Do you think you could circumnavigate a whole island off the coast of Perth by running on trails then swimming across the bays without once taking your shoes off?
The Rottnest Swimrun is the premier Swimrun experience in Australia and covers some serious territory around a very special island just 20kms off Perth.
Rottnest island - a wild paradise!
Firstly lets cover what Swimrun is, Swimrun involves teams of two racing together from point to point, with no changing of clothes during transitions between running and swimming disciplines. Team members swim in their shoes and run in their swim kit. Participants are expected to carry everything they need for the race along with them. In 2017 and 2018 the Rottnest Swimrun sold out with a small field of 50 teams then 100 teams, both years surpassed many expectations and left competitors wanting more! Running 28kms and swimming 4kms is not easy going, but in Rottnest it just works, here is what makes this the most spectacular endurance event in Australia.
Rottnest Island is a very special place and an A class reserve
If it isn’t on your bucket list then it should be. Rottnest Island is a beautiful place, its beaches and unique wildlife are world class. Being an A class reserve it means that the environment is actively protected and its sole purpose now is conservation and recreation. This protection zone includes the Island itself, which measures 11km by 4.5km at its widest point and about 1900 hectares in area and it's surrounding marine environment. Think crystal clear beaches, bike and walking trails and Swimrun competitors will circumnavigate the whole thing.
Crystal clear blue water
Rottnest is known for having some of the most beautiful and clear turquoise water, home to many fish, turtles, dolphins and other marine life. During the event, every swim is different but there is one common theme, they are all epic!
There are 11 swim legs spread over the 32km course with the shortest being 200m and the longest 900m as you come into the finish line.
There are Quokkas on the course… Hang on, what is a Quokka? Oh that's right..
In fact, if you don’t see one of these friendly creatures during the race then the first round is on us at the pub post race. More info on Quokkas here.
Epic trail running
Over recent years, the Rottnest Island Foundation has tirelessly upgraded the Wadjempup Bidi, a trail which circumnavigates the island, showcasing the best bays, trails and landscapes. There are periods of single trail, hard hills and some serious slogs on the soft sand beaches. Competitors in the inaugural Swimrun in WA , some of who had been to the island over 10 times, said they saw areas of the island they didn’t know existed. In fact, 90% of competitors described the course as “epic” in the post race feedback survey (the beautiful day and perfect conditions may have played a part here).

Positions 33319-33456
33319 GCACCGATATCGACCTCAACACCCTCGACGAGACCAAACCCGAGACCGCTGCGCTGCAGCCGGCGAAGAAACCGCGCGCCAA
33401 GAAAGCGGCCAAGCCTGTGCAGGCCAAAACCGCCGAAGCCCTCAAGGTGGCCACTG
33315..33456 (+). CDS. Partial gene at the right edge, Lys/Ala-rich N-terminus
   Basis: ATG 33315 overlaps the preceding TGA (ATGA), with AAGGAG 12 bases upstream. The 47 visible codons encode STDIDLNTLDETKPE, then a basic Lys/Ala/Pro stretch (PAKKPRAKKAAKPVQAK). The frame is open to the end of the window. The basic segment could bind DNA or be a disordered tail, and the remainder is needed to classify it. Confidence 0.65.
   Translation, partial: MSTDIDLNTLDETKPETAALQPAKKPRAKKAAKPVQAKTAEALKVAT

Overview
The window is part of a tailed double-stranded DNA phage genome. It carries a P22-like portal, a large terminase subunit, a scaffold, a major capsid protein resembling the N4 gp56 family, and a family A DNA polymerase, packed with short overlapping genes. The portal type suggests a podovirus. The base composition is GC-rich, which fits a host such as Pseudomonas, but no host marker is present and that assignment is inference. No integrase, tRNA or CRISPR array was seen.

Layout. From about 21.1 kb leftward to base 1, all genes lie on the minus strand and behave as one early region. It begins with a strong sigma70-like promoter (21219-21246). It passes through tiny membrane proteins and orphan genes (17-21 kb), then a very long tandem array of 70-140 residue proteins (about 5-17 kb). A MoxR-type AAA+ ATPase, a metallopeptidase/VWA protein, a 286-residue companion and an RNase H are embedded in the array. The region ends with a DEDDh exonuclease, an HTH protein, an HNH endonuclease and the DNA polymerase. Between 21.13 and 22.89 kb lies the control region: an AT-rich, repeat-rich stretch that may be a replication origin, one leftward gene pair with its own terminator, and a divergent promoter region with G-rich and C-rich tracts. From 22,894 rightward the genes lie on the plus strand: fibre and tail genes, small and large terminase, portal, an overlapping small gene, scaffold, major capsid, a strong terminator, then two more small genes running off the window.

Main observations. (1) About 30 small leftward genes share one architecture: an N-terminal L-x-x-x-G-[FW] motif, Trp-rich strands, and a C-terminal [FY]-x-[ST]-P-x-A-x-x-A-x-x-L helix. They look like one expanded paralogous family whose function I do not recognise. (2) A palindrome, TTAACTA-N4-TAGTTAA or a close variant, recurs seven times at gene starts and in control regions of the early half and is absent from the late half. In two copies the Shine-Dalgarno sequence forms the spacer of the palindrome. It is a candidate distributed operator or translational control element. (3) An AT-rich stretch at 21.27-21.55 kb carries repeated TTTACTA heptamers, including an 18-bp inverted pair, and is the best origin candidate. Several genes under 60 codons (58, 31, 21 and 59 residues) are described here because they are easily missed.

It is genuinely hard!
In endurance circles, the Rottnest Marathon is considered one of the more challenging full marathons in Australia and we hate to break it to you from a toughness point of view, but it does not go all the way out to the West End of the island (they do 4 x loops, it is a fantastic event held every year). Although there isn’t a mountain range or big hill (apart from the infamous lighthouse climb), there is a proverbial truckload of small to medium hills that over time add up to some serious elevation gains and losses. Throw in some soft sand running on the beach plus some tricky terrain and you are in for a big day out! Endurance junkie, Swim Smooth founder and inaugural competitor in the 2017 Rottnest Swimrun, Paul Newsome, reviewed the 2017 race on his blog and we think he agrees it is a tough course!
Spectators and supporters can join the party
We haven’t yet mentioned that Rottnest island is a car free place (apart from buses and official cars), meaning getting around on bikes is the norm. Supporters ride around the island cheering on the teams whilst enjoying the bike trails, expansive bays and ocean vistas.
Entries and getting there
Registration is coming soon for 2019’s race, we’ll do an email out to our database with all of the details over the coming months – sign up here
Get involved as a volunteer
In 2017 and 2018 the volunteers had a ripper day, we’ll be putting the call out there soon for volunteers for race marshaling, aid stations and water safety. Register your interest here.